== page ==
Yuen Woo Ping has been using his fight choreography talents for well over a decade now – not only in his native China, but also in Hollywood with The Matrix and Kill Bill films perhaps being the most significant. But with True Legend he takes the directorial reins and goes back to his roots with a fightfest which harks back to his work on the now legendary Crouching Tiger, Hidden Dragon. The innovative wirework from that film is now almost compulsory in martial arts films, which is something that tends to divide people; but if you’re a fan of "wire-fu", True Legend delivers in spades.
Su (Man Cheuk Chiu) is one of the most highly-regarded warriors in the Qing dynasty but despite this position decides to retire to a peaceful life with his wife Ying (Xun Zhou) to have a child and to practice his beloved wushu. However, when his adopted brother, Yuan Lie (Andy On) returns to fulfil a long-standing revenge plan Su is left for dead and his son is kidnapped. Saved only by Ying and the mountain-dwelling doctor Yu (Michelle Yeoh), Su resolves to perfect his martial arts skills to defeat Yuan Lie and bring his family back together.
Shot partly in 3D for its theatrical release, this is a strange confection. Almost as if there wasn’t the budget to shoot the whole thing in the extra dimension, the screening requires you to put on your glasses at certain times which is not only slightly irritating but also takes you out of the film somewhat. It makes some sense as these are ‘dream’ sequences but even so it feels gimmicky and cheap. The fight sequences themselves are imaginative and, as you’d expect, brilliantly choreographed with a surprising amount of variation. It’s violent, as you’d expect, and Ping seems especially fond of his characters spitting blood after a hectic bout of fisticuffs.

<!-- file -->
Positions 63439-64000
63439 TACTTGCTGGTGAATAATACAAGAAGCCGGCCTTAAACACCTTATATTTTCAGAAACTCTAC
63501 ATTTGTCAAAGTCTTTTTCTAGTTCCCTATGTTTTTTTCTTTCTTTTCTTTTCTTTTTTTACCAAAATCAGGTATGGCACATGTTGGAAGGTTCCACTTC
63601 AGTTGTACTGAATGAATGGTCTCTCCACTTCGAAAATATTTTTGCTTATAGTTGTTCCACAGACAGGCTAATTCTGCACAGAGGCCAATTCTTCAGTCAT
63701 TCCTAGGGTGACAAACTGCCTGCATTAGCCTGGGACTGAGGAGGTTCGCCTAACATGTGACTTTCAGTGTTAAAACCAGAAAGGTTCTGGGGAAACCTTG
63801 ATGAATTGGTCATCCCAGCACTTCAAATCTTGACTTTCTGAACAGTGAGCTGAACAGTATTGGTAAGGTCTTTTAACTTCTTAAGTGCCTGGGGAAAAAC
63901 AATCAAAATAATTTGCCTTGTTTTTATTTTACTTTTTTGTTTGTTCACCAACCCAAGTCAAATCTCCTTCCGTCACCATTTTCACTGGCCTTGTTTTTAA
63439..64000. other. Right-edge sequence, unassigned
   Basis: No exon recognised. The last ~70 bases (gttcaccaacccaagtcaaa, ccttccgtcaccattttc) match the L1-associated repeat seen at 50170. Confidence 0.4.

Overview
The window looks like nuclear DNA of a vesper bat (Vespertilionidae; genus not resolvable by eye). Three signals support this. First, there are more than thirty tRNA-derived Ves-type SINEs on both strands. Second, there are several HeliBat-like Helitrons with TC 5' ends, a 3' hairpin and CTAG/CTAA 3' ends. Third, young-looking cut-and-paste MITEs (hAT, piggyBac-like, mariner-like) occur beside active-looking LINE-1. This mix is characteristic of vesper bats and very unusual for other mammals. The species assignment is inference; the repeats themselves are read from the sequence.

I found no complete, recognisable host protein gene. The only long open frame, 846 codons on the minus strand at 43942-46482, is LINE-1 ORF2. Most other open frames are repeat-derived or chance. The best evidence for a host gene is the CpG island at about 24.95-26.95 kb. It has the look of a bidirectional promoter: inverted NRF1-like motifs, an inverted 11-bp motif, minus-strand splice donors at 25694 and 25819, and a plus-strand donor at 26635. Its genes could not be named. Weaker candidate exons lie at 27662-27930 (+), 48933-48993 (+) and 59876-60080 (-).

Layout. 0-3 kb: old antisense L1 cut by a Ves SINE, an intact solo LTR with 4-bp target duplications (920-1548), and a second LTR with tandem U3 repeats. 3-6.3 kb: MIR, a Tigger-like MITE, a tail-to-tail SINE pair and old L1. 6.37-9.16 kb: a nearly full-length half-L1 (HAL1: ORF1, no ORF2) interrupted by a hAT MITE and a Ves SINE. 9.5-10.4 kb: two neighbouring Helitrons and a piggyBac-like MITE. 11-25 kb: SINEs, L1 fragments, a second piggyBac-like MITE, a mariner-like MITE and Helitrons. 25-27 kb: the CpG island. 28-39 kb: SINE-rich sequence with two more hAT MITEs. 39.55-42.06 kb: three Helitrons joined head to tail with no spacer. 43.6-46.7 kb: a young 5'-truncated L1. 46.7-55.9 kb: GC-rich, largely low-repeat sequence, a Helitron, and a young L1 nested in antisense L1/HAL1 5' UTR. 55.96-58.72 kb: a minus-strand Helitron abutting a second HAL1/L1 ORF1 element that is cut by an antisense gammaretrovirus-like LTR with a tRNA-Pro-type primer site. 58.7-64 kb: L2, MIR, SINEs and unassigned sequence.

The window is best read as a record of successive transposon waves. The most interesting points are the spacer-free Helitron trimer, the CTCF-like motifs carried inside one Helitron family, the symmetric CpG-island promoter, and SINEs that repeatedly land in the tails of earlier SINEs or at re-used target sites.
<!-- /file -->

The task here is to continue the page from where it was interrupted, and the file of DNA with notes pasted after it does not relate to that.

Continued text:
But while some elements are expertly done others are rather lacking. The acting is more than a tad overdone and some of the characters descend into caricature. Although Andy On makes a decent villain, Man Cheuk Chiu is decidedly better when he’s wielding a sword and at times it’s all a bit Monkey. Perhaps the strangest part though is the final half hour in which our hero practises ‘Drunken Fighting’ which is essentially wushu with added wine and comedy staggering. It feels very much tagged onto what was a complete story in its own right and can only really have been included to maintain a link to the folklore on which the film is based. Unfortunately it doesn’t really work and while it doesn’t ruin True Legend it certainly does it no favours.
Overall though, this is an entertaining piece of martial arts shenanigans which looks good (the iffy 3D sequences aside), has a small cameo from David Carradine (yes, really!) and will satisfy fans of the genre without ever reaching the heights of Ping’s more celebrated work.